Hope, Humor, and the Healing We Need Right Now

Richard Pryor and the Laughter Revolution

Jason Thompson / 6.8.20

Our best hope right now just might be humor. Recent events have reminded us that racism is one of the uglier elephants in the room: a festering disease we have swept under the rug for years and dealt with superficially at best; an unresolved issue exacerbated by our unwillingness to come to the table and dialog with or, more importantly, to listen to one another. Instead of difficult conversations, it’s easier to hide behind memes and social media profiles, stereotype the “other side,” or exchange epithets. If I can make you ‘other’ by labeling you, I don’t have to get my hands dirty and actually do the hard work of getting to know you, the individual.

Regardless of race, we all love us/them dichotomies and groups often discriminates within themselves. One of Spike Lee’s earliest films, School Daze, examined this tendency in the Black Community. A fictitious HBCU campus displays a cross section of the tension that has historically persisted between the light and the dark skinned, the socially conscious and the frat types, the upwardly mobile and those from lower income backgrounds, etc. As Dr. Seuss succinctly diagnosed in his veiled civil rights parable, The Sneetches, human beings are notorious for making inconsequential distinctions.

The root problem with ‘race’ is a heart thing (cf. Jer 17:9). But humor has a way of bypassing the defenses and penetrating the heart in a way few other methods can. Through humor, we can talk about things we might otherwise not. Which brings me to one of my modern day heroes: St. Richard. In the late 1960s and throughout the ’70s, Richard Pryor used comedy to get people to talk about what no one wanted to talk about. Richard was incidentally the first Black comedian to do a caricature of white people in his routine — which is remarkable considering the long history of blackface, minstrel depictions that dominated vaudeville, radio, and Hollywood (all of which still persist in subtle forms today).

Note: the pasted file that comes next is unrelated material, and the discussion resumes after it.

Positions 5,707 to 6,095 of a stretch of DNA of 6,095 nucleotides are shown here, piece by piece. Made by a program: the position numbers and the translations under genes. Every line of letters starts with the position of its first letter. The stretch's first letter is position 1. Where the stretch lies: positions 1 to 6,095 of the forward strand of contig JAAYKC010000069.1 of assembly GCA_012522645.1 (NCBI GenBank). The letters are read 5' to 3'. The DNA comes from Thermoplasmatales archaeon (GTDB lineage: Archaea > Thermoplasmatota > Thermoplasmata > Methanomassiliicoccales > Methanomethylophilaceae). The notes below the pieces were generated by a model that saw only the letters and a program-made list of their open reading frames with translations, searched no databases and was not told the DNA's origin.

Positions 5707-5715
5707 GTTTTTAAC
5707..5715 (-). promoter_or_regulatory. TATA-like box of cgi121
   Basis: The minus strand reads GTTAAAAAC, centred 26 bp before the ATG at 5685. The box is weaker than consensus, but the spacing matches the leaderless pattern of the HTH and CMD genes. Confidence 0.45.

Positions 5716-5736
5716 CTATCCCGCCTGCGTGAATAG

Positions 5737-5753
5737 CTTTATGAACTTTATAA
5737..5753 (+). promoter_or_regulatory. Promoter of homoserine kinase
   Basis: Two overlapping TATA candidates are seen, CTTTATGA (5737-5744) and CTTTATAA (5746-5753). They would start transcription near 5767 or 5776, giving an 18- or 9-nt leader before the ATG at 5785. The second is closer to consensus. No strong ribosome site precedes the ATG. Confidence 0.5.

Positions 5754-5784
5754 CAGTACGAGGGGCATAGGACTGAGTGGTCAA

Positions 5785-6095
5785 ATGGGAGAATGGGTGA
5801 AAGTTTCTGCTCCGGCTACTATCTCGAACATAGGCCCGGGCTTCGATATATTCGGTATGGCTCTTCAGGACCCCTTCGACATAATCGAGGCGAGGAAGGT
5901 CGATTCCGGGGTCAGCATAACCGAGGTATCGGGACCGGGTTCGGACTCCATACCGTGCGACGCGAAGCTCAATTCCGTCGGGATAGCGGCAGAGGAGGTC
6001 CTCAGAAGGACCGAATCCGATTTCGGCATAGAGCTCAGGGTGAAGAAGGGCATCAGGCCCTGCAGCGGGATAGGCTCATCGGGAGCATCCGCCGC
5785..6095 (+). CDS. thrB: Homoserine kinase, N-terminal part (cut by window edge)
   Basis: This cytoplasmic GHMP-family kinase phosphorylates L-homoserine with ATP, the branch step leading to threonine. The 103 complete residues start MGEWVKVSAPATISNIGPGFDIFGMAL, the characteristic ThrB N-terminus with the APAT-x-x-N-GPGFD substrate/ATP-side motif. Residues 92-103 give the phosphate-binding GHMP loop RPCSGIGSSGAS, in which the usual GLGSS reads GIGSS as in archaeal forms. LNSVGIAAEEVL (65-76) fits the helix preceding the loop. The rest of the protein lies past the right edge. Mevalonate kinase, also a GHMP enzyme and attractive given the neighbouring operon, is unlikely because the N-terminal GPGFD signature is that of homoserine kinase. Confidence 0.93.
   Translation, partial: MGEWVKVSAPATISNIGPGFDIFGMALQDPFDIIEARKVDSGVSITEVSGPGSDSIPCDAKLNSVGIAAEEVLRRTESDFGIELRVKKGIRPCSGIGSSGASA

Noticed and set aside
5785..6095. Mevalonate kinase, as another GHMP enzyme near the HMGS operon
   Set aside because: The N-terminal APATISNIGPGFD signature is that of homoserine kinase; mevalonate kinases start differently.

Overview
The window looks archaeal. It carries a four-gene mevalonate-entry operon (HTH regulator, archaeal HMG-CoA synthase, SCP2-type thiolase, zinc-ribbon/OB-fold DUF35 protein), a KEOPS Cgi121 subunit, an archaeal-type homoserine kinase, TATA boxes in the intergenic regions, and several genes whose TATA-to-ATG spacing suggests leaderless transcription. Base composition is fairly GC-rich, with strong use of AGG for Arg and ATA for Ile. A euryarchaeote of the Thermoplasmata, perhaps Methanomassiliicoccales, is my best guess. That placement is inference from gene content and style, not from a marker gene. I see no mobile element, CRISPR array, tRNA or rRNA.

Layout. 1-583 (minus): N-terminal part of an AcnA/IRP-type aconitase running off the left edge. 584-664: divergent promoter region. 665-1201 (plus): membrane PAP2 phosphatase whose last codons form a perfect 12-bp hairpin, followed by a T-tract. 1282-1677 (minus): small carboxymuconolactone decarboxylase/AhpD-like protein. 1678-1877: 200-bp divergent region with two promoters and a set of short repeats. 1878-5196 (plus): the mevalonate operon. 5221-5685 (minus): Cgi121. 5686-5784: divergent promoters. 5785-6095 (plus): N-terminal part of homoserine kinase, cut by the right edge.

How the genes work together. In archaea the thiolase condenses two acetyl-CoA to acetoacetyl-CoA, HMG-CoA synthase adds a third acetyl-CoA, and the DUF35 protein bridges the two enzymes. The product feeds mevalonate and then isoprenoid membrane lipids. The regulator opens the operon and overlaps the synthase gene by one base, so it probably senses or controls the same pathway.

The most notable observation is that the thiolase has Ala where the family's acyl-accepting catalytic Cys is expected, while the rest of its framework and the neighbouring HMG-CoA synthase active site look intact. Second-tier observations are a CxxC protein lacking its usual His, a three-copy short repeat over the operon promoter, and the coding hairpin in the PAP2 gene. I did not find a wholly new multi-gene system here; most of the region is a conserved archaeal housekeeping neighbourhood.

Through his unprecedented approach, he inadvertently integrated his audiences and was instrumental in bringing about the revolution we desperately needed then and still do right now. He was getting people to talk about our cultural differences and, more importantly, to laugh about them. What George Jefferson had intimated, Richard developed, embellished, and perfected via a cross-platform enterprise that included stand-up records, TV, numerous film credits, and the implementation of multiple characters and alter egos. Others of course followed suit and built on his legacy including: Dave Chappelle, Keenen Ivory Wayans, Key & Peele, Chris Rock, and Martin Lawrence, but no one has come close to his innovation, unique style, and inimitable ability to lace comedy with indicting social commentary that got all of us to laugh at our foibles, insecurities, and inconsistencies. I don’t know about you, but right about now, my heart could use a refill of his classic monologues, his sobering commentary on race relations, those perennial skits from SNL, and the short lived CBS program, The Richard Pryor Show.

I remember years ago, a guy I knew in high school quipped that hell is a movie theater where you’re forced to watch a film of your worst moments. For years, I thought this was apt, insightful, and witty. But the more I understand grace and the gospel, the more that sounds like heaven, a space where I’m finally free from the unconscionable burden of having to take myself seriously. In these unprecedented and perilous times, we could all use some of that self-deprecating humor to ease the tension and facilitate much needed conversation and engagement. Who knows? We might all learn to get along.

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